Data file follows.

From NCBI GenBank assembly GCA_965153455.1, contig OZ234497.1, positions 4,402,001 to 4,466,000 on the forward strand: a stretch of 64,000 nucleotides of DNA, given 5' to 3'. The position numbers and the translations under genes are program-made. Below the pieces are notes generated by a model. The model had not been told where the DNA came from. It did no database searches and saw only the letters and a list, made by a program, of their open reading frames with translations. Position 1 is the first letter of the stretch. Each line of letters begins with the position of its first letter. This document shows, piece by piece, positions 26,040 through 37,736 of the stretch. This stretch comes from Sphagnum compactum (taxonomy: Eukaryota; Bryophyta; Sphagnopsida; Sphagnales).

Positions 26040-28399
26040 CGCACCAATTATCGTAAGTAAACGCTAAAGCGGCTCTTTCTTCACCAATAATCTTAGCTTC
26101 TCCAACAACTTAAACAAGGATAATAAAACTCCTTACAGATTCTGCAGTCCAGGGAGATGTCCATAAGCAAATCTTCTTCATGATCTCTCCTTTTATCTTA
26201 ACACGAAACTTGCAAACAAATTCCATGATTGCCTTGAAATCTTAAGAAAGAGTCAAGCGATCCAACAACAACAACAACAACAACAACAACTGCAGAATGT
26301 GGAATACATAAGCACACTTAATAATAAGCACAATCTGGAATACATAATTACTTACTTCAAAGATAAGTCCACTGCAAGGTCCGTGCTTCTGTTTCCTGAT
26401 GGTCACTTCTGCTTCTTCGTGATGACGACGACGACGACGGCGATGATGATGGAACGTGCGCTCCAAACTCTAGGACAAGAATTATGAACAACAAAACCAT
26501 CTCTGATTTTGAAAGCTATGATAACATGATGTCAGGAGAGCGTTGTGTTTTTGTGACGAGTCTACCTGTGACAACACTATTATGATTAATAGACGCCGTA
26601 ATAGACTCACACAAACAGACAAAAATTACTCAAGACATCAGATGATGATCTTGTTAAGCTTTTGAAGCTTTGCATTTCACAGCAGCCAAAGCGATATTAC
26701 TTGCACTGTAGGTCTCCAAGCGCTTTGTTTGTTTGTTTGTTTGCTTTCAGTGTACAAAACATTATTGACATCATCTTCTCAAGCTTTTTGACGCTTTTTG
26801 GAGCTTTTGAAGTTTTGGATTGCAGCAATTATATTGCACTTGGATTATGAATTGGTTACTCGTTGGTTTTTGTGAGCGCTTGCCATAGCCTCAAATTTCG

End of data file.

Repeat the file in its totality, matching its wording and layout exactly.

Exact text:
From NCBI GenBank assembly GCA_965153455.1, contig OZ234497.1, positions 4,402,001 to 4,466,000 on the forward strand: a stretch of 64,000 nucleotides of DNA, given 5' to 3'. The position numbers and the translations under genes are program-made. Below the pieces are notes generated by a model. The model had not been told where the DNA came from. It did no database searches and saw only the letters and a list, made by a program, of their open reading frames with translations. Position 1 is the first letter of the stretch. Each line of letters begins with the position of its first letter. This document shows, piece by piece, positions 26,040 through 37,736 of the stretch. This stretch comes from Sphagnum compactum (taxonomy: Eukaryota; Bryophyta; Sphagnopsida; Sphagnales).

Positions 26040-28399
26040 CGCACCAATTATCGTAAGTAAACGCTAAAGCGGCTCTTTCTTCACCAATAATCTTAGCTTC
26101 TCCAACAACTTAAACAAGGATAATAAAACTCCTTACAGATTCTGCAGTCCAGGGAGATGTCCATAAGCAAATCTTCTTCATGATCTCTCCTTTTATCTTA
26201 ACACGAAACTTGCAAACAAATTCCATGATTGCCTTGAAATCTTAAGAAAGAGTCAAGCGATCCAACAACAACAACAACAACAACAACAACTGCAGAATGT
26301 GGAATACATAAGCACACTTAATAATAAGCACAATCTGGAATACATAATTACTTACTTCAAAGATAAGTCCACTGCAAGGTCCGTGCTTCTGTTTCCTGAT
26401 GGTCACTTCTGCTTCTTCGTGATGACGACGACGACGACGGCGATGATGATGGAACGTGCGCTCCAAACTCTAGGACAAGAATTATGAACAACAAAACCAT
26501 CTCTGATTTTGAAAGCTATGATAACATGATGTCAGGAGAGCGTTGTGTTTTTGTGACGAGTCTACCTGTGACAACACTATTATGATTAATAGACGCCGTA
26601 ATAGACTCACACAAACAGACAAAAATTACTCAAGACATCAGATGATGATCTTGTTAAGCTTTTGAAGCTTTGCATTTCACAGCAGCCAAAGCGATATTAC
26701 TTGCACTGTAGGTCTCCAAGCGCTTTGTTTGTTTGTTTGTTTGCTTTCAGTGTACAAAACATTATTGACATCATCTTCTCAAGCTTTTTGACGCTTTTTG
26801 GAGCTTTTGAAGTTTTGGATTGCAGCAATTATATTGCACTTGGATTATGAATTGGTTACTCGTTGGTTTTTGTGAGCGCTTGCCATAGCCTCAAATTTCG